We are now at a stage where the atmosphere within must have come apart. Typically it results in a blame game and descends into politics. Sure enough! With Eden Hazard (rather dismissively) going off injured in the last defeat against Leicester, Mourinho has now gone on record as feeling betrayed by his players. This is a man, whose basic tenet of management has been that his players are great and that he is a wall of protection in front of them against the big bad world out there. Now just imagine the feelings of his players. They have lost their protector, leader and friend. They have been cut loose to face the world.

At this stage one of two things happen. Mourinho has either taken a risk and hopes to shock his players back into togetherness or his ego is now in justification mode – ie I am not responsible for this mess. It is the stage where rationality has now gone out of the door, with the ratcheting up of risky actions. I would be surprised if the owner Abramovic does not step into action by the New Year. So either way, the status quo is about to change. Chelsea go up suddenly or Mourinho goes out.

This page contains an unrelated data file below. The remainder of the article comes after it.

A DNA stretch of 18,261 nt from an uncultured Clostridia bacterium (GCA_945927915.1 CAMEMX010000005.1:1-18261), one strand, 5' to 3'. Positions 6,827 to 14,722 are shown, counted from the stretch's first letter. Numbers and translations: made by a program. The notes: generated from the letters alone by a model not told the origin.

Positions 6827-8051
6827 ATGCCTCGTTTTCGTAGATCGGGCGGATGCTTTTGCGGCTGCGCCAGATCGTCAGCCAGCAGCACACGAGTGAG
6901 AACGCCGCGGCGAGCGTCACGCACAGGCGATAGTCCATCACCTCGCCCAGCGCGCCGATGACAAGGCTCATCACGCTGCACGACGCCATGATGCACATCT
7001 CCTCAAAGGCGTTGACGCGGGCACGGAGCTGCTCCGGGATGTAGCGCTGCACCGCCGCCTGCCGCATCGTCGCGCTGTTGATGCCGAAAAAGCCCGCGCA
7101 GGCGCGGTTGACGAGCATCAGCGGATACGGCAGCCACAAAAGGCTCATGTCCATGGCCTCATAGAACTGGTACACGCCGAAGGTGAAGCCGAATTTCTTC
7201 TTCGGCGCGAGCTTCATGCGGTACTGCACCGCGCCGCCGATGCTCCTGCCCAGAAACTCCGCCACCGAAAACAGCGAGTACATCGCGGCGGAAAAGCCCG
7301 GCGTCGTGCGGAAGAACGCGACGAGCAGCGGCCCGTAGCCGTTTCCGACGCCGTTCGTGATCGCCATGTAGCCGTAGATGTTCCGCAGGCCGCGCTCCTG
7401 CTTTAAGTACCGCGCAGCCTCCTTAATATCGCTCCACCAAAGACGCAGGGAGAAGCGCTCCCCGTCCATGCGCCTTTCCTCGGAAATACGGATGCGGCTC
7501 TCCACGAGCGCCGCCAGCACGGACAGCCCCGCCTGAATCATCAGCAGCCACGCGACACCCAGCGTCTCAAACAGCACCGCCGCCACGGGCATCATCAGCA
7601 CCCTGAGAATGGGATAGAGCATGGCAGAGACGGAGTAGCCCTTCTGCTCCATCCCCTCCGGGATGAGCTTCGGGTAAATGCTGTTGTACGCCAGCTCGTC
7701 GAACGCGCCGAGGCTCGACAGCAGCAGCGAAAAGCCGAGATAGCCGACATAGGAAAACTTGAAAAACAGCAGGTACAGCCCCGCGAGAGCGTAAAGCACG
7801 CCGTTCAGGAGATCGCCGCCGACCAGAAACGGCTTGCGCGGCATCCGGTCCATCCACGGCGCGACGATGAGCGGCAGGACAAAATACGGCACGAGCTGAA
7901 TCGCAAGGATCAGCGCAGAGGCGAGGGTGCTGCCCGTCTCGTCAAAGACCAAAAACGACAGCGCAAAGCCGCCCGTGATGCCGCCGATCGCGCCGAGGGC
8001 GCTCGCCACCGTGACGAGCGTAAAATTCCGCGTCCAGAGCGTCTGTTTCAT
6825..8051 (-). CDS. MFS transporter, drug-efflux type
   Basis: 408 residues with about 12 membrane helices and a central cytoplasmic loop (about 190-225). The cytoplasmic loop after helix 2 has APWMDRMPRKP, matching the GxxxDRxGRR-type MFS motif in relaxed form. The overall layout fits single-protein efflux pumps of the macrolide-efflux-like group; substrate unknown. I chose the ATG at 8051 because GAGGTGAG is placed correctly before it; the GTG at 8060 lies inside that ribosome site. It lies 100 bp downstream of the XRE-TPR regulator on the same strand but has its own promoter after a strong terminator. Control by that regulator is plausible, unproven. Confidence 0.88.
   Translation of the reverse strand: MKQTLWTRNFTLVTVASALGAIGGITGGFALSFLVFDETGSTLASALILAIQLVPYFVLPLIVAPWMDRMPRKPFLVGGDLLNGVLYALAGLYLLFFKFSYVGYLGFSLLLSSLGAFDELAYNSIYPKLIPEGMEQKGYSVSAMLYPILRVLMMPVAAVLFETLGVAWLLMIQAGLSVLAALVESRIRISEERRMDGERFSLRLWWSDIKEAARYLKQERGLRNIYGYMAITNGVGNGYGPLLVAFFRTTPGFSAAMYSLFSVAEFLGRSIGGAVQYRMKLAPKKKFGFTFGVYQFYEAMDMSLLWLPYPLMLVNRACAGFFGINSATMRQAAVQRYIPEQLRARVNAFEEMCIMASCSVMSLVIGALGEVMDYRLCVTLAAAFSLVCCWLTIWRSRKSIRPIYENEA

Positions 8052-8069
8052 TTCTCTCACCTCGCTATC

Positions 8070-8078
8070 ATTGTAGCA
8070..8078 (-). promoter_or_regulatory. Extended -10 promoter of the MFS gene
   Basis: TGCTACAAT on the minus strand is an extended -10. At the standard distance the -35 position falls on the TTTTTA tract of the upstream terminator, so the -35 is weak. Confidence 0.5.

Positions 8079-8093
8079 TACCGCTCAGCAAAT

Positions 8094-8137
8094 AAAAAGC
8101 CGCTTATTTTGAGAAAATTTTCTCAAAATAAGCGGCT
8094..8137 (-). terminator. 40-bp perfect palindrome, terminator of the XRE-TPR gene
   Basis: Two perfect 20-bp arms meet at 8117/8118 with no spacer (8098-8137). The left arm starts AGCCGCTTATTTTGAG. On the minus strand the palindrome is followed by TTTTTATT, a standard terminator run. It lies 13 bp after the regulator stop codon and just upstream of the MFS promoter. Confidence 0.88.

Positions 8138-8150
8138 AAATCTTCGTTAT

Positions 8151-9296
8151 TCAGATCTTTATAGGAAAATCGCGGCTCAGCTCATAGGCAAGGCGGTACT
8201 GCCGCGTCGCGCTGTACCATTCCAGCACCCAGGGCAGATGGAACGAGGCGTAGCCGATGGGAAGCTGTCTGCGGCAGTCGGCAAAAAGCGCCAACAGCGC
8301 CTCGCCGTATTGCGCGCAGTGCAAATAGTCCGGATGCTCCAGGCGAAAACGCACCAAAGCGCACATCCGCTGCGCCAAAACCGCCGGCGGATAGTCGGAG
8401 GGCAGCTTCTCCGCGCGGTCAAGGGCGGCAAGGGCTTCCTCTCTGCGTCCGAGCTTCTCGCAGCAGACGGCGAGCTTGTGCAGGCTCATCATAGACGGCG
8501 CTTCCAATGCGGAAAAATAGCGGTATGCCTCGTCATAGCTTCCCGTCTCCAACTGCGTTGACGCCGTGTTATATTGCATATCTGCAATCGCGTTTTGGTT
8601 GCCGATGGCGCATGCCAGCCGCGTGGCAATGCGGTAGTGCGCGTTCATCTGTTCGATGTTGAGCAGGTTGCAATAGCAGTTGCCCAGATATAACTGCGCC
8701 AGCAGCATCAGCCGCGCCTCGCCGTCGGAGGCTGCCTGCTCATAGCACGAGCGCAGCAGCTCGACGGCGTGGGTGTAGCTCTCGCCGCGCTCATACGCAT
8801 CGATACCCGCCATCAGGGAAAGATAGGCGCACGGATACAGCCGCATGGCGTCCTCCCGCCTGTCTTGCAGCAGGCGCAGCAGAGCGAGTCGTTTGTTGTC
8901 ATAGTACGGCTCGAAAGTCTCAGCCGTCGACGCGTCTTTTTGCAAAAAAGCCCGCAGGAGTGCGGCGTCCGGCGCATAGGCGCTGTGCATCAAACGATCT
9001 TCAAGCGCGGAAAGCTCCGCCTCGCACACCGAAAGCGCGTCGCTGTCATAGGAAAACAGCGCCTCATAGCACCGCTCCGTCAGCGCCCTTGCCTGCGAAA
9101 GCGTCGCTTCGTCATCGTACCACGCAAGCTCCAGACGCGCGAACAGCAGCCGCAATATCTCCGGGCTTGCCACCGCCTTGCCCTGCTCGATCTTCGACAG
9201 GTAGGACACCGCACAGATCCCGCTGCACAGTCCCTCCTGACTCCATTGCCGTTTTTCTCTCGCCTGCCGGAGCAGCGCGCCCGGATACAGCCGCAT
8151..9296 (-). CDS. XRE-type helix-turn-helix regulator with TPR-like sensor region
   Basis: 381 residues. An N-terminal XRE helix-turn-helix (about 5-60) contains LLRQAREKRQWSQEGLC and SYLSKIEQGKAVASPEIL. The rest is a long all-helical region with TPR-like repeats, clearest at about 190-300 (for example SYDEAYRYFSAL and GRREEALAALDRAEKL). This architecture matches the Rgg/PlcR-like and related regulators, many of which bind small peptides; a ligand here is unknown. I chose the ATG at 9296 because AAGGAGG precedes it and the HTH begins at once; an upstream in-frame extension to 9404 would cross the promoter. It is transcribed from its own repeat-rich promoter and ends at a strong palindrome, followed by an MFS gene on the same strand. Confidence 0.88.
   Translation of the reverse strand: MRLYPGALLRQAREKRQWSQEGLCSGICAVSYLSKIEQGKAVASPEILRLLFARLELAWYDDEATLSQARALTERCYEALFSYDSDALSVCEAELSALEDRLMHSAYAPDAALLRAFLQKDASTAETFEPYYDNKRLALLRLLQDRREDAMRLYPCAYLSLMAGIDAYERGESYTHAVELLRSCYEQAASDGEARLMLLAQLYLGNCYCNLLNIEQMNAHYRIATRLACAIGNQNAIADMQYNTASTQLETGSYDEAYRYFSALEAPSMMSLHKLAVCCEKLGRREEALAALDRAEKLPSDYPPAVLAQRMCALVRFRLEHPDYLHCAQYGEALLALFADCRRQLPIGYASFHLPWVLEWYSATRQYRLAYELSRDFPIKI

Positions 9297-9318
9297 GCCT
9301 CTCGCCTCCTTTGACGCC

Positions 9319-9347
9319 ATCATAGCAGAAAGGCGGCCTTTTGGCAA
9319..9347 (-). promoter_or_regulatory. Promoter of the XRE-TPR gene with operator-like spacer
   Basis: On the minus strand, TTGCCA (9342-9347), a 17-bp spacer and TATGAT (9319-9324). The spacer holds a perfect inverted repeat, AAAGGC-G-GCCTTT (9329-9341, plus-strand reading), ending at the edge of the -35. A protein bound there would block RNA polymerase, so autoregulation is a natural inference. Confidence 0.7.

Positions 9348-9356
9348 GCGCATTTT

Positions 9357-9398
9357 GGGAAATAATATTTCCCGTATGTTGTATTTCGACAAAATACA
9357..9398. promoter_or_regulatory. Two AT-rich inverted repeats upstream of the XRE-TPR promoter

This is a salutary case study of management. The whole facet of it. An exceptional system, leading to exceptional success. Complaisance due to over confidence, leading to temporary decline, an unthought reaction, an unravelling of the team spirit, an implosion inwards and now arbitrary decision making. It is now in the realms of luck.

* picture is from


Parting from close ones


One of life’s ultimate emotional stress comes through in the form of parting from close ones. Recently, on a Sunday morning visit to my fathers grave I recalled his last day and various other goodbyes which have occurred during my life. This is probably a blog to myself to assuage a personal need.